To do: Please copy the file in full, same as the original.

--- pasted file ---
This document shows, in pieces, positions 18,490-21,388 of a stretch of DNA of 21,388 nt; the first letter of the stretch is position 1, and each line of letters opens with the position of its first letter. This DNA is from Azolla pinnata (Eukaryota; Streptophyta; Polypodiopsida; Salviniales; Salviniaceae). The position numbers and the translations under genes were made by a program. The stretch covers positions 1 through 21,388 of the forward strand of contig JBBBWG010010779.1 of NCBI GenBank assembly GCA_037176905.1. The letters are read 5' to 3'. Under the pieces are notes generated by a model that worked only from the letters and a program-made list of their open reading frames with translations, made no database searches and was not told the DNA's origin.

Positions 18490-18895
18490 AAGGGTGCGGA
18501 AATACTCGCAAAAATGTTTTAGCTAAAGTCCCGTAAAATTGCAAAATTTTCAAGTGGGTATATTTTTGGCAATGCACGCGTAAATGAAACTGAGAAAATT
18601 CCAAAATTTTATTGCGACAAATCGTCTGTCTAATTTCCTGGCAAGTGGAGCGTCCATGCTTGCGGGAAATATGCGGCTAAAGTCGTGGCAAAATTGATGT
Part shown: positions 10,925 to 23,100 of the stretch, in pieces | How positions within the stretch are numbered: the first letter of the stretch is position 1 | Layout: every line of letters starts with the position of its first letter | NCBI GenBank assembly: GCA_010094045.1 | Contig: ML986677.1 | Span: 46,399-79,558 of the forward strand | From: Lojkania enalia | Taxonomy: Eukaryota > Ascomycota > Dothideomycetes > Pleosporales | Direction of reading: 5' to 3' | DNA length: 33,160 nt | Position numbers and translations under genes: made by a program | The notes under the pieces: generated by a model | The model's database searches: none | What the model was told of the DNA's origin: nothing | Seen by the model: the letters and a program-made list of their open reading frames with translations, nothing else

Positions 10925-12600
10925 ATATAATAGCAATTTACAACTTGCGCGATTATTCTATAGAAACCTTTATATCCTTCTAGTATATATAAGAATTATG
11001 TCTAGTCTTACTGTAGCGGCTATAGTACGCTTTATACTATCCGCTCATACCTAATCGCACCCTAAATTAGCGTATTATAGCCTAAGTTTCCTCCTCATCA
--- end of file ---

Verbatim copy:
This document shows, in pieces, positions 18,490-21,388 of a stretch of DNA of 21,388 nt; the first letter of the stretch is position 1, and each line of letters opens with the position of its first letter. This DNA is from Azolla pinnata (Eukaryota; Streptophyta; Polypodiopsida; Salviniales; Salviniaceae). The position numbers and the translations under genes were made by a program. The stretch covers positions 1 through 21,388 of the forward strand of contig JBBBWG010010779.1 of NCBI GenBank assembly GCA_037176905.1. The letters are read 5' to 3'. Under the pieces are notes generated by a model that worked only from the letters and a program-made list of their open reading frames with translations, made no database searches and was not told the DNA's origin.

Positions 18490-18895
18490 AAGGGTGCGGA
18501 AATACTCGCAAAAATGTTTTAGCTAAAGTCCCGTAAAATTGCAAAATTTTCAAGTGGGTATATTTTTGGCAATGCACGCGTAAATGAAACTGAGAAAATT
18601 CCAAAATTTTATTGCGACAAATCGTCTGTCTAATTTCCTGGCAAGTGGAGCGTCCATGCTTGCGGGAAATATGCGGCTAAAGTCGTGGCAAAATTGATGT
Part shown: positions 10,925 to 23,100 of the stretch, in pieces | How positions within the stretch are numbered: the first letter of the stretch is position 1 | Layout: every line of letters starts with the position of its first letter | NCBI GenBank assembly: GCA_010094045.1 | Contig: ML986677.1 | Span: 46,399-79,558 of the forward strand | From: Lojkania enalia | Taxonomy: Eukaryota > Ascomycota > Dothideomycetes > Pleosporales | Direction of reading: 5' to 3' | DNA length: 33,160 nt | Position numbers and translations under genes: made by a program | The notes under the pieces: generated by a model | The model's database searches: none | What the model was told of the DNA's origin: nothing | Seen by the model: the letters and a program-made list of their open reading frames with translations, nothing else

Positions 10925-12600
10925 ATATAATAGCAATTTACAACTTGCGCGATTATTCTATAGAAACCTTTATATCCTTCTAGTATATATAAGAATTATG
11001 TCTAGTCTTACTGTAGCGGCTATAGTACGCTTTATACTATCCGCTCATACCTAATCGCACCCTAAATTAGCGTATTATAGCCTAAGTTTCCTCCTCATCA